Zeng Fanzhi is very influential artist. He’s also an important tastemaker in China with a powerful posse of collectors. (In this Artelligence podcast, Helly Nahmad tells an relevant story about the Giorgio Morandi market worth listening to.) But how did he get such influence? The New York Times’s Jane Perlez spent some time with him to write this revealing profile:
How has he managed to stay at the top? “You might say I am very cunning,” he said, a small cheeky smile across his broad, smooth face. “I only sell my paintings to those who really like them. Then those people will help me promote my works.”
It is this approach of cultivating collectors who cherish his art, combined with indisputable painting skills, that has propelled him to the fore, said Philip Tinari, the director of the Ullens Center.
“China needs a great artist, and the way he has gone about it is very intelligent,” Mr. Tinari said. “He understands the milieu his works circulate in, the actual collectors’ homes, cultural institutions and galleries. He invites these key people to be part of his success, and as he achieves higher degrees of validation it’s something everyone feels good about.”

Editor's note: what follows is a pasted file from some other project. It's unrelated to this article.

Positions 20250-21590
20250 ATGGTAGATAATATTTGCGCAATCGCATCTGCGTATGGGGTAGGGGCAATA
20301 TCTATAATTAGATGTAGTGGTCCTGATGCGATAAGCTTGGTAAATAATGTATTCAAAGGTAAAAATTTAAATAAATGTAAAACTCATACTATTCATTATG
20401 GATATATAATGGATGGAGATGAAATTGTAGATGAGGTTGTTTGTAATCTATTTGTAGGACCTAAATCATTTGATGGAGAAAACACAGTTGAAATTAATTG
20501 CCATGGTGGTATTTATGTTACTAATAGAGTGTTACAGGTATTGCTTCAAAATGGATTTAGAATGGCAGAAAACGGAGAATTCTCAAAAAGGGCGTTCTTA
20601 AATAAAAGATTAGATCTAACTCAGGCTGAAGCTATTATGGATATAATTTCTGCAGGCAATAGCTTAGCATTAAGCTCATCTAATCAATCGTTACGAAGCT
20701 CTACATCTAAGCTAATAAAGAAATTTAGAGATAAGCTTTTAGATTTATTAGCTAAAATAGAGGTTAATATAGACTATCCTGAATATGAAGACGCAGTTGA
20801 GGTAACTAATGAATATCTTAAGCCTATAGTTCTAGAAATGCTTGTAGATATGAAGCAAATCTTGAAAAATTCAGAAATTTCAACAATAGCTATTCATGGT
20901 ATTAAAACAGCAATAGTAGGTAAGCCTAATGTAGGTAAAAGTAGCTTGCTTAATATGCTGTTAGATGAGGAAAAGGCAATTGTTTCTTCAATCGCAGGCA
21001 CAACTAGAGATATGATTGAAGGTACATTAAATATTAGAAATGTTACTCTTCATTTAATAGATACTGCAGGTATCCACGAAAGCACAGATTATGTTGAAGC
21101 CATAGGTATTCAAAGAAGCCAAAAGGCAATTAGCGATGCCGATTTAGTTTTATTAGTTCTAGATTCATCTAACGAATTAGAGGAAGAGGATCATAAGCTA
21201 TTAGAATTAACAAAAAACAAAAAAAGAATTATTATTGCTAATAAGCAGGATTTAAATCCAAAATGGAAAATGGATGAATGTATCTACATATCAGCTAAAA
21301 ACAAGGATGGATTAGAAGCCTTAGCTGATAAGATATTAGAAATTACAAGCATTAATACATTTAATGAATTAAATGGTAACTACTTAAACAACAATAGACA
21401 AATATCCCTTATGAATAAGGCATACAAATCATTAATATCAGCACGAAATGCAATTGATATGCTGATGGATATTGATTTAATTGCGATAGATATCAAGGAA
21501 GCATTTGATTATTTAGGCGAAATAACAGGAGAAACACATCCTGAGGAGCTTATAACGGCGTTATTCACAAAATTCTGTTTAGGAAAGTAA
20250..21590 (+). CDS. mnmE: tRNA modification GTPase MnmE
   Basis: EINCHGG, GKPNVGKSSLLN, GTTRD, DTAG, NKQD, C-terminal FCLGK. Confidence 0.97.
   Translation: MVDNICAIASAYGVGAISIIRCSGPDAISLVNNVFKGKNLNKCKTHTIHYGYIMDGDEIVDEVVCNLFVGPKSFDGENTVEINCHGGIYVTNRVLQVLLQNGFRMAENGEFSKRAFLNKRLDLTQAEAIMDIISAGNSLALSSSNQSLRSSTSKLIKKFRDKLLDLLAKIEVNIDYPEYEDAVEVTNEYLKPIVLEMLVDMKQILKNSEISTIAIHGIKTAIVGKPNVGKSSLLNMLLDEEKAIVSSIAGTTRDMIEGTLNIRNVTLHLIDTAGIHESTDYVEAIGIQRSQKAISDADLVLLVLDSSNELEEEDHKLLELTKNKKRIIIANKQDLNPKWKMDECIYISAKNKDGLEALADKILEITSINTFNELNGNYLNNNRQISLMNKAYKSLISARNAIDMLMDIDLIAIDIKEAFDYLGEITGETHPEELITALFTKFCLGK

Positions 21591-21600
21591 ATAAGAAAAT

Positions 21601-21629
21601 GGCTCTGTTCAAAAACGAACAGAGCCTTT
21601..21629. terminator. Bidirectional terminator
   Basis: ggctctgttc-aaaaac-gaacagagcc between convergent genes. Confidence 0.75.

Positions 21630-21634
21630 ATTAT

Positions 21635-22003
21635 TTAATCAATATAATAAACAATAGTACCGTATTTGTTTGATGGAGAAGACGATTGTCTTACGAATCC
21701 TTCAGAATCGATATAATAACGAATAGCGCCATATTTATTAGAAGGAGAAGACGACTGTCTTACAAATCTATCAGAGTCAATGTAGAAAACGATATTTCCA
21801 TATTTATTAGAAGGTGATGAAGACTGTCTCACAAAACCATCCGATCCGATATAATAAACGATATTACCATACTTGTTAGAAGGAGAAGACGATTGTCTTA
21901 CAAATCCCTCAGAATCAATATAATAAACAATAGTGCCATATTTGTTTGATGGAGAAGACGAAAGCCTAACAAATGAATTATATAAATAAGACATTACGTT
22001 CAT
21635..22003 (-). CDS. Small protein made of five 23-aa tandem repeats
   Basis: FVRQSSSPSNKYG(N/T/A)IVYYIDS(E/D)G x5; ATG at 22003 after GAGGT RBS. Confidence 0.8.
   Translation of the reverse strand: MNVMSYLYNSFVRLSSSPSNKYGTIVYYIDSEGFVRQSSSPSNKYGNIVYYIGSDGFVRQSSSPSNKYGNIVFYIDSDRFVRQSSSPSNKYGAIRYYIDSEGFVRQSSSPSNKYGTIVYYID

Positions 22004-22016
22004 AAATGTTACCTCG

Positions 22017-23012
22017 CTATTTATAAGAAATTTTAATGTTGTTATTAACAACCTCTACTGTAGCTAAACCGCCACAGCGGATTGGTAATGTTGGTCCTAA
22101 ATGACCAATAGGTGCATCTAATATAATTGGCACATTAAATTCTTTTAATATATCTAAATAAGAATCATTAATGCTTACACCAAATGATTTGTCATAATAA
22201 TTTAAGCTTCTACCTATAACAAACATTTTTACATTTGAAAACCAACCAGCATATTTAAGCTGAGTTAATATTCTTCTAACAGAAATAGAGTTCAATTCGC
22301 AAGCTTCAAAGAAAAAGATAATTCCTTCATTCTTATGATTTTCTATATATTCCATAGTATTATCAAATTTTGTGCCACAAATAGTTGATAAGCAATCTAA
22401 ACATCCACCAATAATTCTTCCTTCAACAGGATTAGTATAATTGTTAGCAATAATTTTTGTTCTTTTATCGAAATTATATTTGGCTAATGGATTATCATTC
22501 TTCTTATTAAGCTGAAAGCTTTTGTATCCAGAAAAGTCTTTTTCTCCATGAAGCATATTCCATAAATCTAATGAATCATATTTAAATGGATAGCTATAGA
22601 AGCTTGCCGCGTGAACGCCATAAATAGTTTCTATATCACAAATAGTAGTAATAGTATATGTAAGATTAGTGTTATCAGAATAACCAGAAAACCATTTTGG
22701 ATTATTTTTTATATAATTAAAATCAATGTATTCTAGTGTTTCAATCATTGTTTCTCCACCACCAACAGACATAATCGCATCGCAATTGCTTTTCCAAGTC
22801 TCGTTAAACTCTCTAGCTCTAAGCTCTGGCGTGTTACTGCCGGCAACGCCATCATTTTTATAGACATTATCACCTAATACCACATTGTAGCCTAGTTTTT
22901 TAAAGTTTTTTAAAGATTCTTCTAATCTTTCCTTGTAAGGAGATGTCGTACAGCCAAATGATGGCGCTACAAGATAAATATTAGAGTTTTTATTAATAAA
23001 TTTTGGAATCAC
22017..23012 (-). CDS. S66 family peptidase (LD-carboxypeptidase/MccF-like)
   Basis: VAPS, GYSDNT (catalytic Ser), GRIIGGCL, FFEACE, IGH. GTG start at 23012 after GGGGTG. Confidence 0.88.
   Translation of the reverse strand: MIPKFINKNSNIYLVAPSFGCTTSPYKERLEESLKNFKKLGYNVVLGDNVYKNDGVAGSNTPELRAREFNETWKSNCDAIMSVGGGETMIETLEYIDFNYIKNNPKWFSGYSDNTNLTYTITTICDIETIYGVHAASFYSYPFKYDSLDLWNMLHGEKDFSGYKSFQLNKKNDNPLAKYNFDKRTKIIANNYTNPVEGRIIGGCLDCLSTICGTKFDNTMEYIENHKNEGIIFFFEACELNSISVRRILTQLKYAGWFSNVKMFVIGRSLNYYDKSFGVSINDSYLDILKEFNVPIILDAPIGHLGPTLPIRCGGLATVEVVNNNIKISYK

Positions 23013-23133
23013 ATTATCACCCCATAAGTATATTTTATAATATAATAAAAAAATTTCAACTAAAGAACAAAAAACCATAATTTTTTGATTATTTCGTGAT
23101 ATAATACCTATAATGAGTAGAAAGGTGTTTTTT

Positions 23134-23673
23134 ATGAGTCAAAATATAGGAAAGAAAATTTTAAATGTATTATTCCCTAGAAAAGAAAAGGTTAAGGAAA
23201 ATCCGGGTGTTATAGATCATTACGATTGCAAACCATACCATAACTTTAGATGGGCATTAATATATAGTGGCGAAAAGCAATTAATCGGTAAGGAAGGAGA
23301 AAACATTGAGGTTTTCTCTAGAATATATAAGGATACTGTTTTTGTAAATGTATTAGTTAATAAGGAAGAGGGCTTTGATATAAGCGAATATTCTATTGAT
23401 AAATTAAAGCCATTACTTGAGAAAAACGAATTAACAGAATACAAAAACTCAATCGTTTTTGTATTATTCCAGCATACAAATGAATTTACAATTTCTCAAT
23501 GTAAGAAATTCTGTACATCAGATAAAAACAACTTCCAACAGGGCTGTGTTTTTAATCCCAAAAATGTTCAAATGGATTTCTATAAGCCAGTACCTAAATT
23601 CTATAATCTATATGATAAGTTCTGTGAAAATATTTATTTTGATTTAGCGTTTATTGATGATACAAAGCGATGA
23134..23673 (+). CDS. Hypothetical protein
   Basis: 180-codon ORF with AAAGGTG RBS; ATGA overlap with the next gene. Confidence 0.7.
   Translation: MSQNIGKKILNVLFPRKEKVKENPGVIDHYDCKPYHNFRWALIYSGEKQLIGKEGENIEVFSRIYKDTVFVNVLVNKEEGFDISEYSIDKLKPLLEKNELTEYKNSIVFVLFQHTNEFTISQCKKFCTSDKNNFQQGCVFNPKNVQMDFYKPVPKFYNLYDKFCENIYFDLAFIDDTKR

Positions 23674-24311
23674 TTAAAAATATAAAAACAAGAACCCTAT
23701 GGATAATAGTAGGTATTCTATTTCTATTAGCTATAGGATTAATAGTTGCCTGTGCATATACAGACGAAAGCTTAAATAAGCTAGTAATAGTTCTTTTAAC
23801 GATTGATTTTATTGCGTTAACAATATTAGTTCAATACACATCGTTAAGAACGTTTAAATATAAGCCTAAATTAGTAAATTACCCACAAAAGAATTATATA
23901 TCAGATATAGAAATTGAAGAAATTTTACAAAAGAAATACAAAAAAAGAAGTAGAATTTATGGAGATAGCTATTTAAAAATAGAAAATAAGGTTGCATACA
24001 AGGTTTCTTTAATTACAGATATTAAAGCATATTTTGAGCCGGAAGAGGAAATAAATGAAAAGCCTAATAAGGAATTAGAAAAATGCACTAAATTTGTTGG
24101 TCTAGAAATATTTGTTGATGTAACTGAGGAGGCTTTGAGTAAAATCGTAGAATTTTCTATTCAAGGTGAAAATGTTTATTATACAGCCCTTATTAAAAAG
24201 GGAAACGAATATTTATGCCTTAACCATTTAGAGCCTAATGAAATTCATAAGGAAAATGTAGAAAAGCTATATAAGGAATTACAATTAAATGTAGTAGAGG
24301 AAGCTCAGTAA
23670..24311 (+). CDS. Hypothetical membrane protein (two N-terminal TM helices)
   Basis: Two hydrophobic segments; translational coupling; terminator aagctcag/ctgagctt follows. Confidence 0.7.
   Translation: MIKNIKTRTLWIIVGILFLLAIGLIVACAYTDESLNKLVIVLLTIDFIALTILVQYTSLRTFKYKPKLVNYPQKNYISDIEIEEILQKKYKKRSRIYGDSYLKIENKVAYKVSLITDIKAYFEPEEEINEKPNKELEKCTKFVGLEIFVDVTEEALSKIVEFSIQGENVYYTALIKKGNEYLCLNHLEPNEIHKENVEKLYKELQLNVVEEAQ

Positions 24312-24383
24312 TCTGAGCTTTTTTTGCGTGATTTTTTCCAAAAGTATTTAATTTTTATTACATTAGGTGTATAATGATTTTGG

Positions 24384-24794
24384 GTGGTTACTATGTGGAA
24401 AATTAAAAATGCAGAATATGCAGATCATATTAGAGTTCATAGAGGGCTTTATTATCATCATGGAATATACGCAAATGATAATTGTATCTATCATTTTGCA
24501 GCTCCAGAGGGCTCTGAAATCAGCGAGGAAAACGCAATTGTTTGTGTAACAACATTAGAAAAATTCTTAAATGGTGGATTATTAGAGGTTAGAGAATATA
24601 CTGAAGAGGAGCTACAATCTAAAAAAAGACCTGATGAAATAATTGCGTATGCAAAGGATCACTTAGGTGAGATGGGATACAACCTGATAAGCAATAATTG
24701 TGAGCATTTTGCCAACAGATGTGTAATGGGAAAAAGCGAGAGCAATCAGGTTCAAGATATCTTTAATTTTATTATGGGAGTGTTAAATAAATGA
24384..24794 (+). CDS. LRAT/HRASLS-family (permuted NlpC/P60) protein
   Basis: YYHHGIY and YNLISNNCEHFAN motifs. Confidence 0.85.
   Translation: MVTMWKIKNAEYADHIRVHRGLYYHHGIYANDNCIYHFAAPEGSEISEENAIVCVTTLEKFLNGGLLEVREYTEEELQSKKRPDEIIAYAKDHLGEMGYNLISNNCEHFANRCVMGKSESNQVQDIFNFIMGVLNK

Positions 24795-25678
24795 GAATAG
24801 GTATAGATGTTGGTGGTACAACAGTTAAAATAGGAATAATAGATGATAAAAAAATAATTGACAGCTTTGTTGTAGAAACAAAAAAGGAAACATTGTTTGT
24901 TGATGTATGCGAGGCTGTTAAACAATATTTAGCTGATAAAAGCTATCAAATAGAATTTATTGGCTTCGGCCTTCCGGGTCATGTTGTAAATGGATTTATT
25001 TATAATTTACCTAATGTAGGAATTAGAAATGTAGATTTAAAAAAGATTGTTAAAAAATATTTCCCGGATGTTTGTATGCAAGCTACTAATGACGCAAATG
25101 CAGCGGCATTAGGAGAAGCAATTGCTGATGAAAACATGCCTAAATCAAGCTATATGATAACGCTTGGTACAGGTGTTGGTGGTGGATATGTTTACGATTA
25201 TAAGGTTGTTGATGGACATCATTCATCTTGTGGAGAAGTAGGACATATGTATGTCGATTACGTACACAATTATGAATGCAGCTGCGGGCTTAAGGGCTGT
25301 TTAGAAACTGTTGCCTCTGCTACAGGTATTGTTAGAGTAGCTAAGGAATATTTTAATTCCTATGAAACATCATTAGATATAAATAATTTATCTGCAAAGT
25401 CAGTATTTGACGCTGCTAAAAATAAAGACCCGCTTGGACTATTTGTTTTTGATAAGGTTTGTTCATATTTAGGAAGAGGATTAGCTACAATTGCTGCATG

That cultivation isn’t confined to Chinese collectors. As with so much Contemporary art, one important tastemaker who is heavily invested in the Zeng market is Christie’s owner Francois Pinault:
The fact that Mr. Pinault owns one of his favorite paintings, a portrait of the artist Lucian Freud, and displays it so prominently in his Belgravia home in London in a $100,000 18th-century frame, seems to give Mr. Zeng the most pleasure.
“I asked him many times to borrow the Lucian Freud for one of my shows, and he always said no,” Mr. Zeng said. As a gesture of their friendship — they hang out together in Europe, Mr. Zeng said — Mr. Pinault agreed to send it to Beijing for the show.
There was a reason for the reluctance. Mr. Zeng said, “They had to close off the street in London and get a crane to take it out of his front window.”